Keeping in mind these rules of construction, we reject the reasoning of the district court. The court erroneously concluded that applying the limiting clause to all prepayments would nullify the first subparagraph of Paragraph Five. The limiting clause is based on the maximum non-usurious interest that could have been earned on the principal balance of the note from the initial date until the date of acceleration; the allowable premium under the limiting clause is continually increasing during the life of the note. In contrast, the prepayment premium calculations in the first subparagraph determine the sum necessary to guarantee the holder a total return on its principal at the note interest rate for the full term of the note. The later the date at which prepayment is made, the greater will be the interest already paid to the holder. Thus, the prepayment premium calculation decreases as the term of the note progresses, while the maximum allowable premium under the limiting clause continually increases.
The district court's reasoning correctly assumes that early in the term of the note, the maximum allowable premium under the clause is very low, and would override the high prepayment premium as calculated under the formulas in the first subparagraph. However, later in the note's term, when the maximum allowable premium under the limiting clause has increased, the formulas in the first subparagraph would apply. The limiting clause thus acts as an upper limit early in the term of the note, but does not obviate the first subparagraph later in the note's term. Moreover, the district court's argument fails because if the limiting clause did nullify the formulas in the first subparagraph, it would nullify those in the second subparagraph for involuntary prepayments as well, since both involve the same calculation. The district court's reasoning proves too much; it would leave the limiting clause without any meaning whatever.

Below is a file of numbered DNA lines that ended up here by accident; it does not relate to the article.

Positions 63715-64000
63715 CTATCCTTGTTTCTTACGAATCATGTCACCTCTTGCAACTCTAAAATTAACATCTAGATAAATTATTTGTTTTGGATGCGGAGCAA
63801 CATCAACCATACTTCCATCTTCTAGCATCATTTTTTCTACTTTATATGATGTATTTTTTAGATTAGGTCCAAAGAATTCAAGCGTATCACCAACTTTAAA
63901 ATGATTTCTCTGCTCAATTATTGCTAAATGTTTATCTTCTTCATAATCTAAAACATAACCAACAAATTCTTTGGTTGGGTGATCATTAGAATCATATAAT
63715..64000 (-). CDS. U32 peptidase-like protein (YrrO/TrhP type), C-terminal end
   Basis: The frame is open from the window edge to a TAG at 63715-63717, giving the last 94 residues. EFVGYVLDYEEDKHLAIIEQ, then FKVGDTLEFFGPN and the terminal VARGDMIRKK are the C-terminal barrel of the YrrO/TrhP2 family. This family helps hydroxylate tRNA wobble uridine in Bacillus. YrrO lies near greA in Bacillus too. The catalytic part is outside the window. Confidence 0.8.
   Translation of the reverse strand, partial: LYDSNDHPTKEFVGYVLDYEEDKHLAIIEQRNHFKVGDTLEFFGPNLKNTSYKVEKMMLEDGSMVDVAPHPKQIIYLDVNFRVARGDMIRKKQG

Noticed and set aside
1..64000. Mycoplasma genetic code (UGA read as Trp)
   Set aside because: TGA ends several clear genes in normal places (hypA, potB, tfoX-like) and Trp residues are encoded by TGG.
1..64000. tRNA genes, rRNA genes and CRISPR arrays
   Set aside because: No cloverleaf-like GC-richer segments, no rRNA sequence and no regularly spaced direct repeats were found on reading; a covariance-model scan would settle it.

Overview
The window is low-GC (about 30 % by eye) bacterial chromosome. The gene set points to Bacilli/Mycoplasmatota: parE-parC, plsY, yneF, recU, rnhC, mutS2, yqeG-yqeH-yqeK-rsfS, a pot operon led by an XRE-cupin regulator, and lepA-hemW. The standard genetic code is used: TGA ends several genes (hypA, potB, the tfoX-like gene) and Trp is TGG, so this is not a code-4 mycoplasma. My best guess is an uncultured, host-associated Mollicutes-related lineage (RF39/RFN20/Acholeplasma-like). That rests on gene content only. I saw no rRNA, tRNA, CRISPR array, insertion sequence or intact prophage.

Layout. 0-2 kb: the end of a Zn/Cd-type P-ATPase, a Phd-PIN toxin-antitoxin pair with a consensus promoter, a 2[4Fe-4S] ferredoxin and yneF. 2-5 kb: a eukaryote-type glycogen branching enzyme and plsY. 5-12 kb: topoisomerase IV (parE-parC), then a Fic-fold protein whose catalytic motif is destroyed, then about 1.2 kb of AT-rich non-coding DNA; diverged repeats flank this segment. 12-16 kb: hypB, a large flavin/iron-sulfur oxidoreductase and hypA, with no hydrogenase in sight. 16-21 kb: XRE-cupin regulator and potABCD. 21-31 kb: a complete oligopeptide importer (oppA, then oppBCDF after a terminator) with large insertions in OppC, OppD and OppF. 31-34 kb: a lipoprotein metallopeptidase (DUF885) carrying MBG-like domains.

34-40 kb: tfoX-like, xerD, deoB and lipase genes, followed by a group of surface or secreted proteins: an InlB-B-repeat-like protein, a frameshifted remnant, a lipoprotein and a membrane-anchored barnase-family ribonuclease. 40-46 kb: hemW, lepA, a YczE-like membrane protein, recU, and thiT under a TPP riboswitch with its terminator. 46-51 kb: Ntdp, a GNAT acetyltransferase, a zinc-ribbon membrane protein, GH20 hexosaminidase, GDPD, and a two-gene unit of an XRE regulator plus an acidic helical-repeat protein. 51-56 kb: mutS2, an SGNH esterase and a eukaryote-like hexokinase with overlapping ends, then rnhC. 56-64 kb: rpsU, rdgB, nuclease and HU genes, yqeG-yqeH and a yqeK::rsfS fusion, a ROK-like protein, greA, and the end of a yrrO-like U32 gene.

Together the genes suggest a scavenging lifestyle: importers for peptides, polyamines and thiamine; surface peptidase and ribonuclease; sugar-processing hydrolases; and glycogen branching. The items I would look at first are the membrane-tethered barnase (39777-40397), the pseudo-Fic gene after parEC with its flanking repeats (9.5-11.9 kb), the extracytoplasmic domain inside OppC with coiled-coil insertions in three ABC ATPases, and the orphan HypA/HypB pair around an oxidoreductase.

We now consider whether there is any other basis for finding the note unambiguous. Borrowers point out that under Paragraph Five, once notice is given of intent to prepay, prepayment "become [s] due and payable at the time provided in said notice"; the maturity date is changed to the present, thereby "accelerating" the note. The borrowers' notice of intent to prepay is binding; they cannot change plans and revert to the original maturity date.
That this "acceleration" of the note by the borrower is subject to the limiting clause is evident, they argue, because the language of the limiting clause refers to both "involuntary or voluntary prepayment [s]." Voluntary prepayments are those described in the first subparagraph in which the borrowers elect to prepay the note. Involuntary prepayments are those referred to at the beginning of the second subparagraph, where "the loan is prepaid involuntarily at any time during the loan term due to an acceleration after default." Borrowers argue that if the limiting clause applies only to involuntary prepayments following acceleration after default, the language in the limiting clause referring to "voluntary prepayments" is rendered meaningless.
Moreover, borrowers point out that the first sentence in the second subparagraph refers to "an acceleration after default," while the limiting clause refers to "acceleration of the Note at any time " [emphasis added to both]. Borrowers argue that if acceleration as defined by the limiting clause can only be effected by the lender, then the distinction between acceleration "after default" and acceleration "at any time" is also rendered meaningless. Since all language in a contract is presumed to have some meaning, borrowers argue the term "acceleration" in the limiting clause must be read to refer to both voluntary prepayments and involuntary prepayments after default. The strength of borrowers' argument lies in the fact that it does give meaning to all the contractual terms.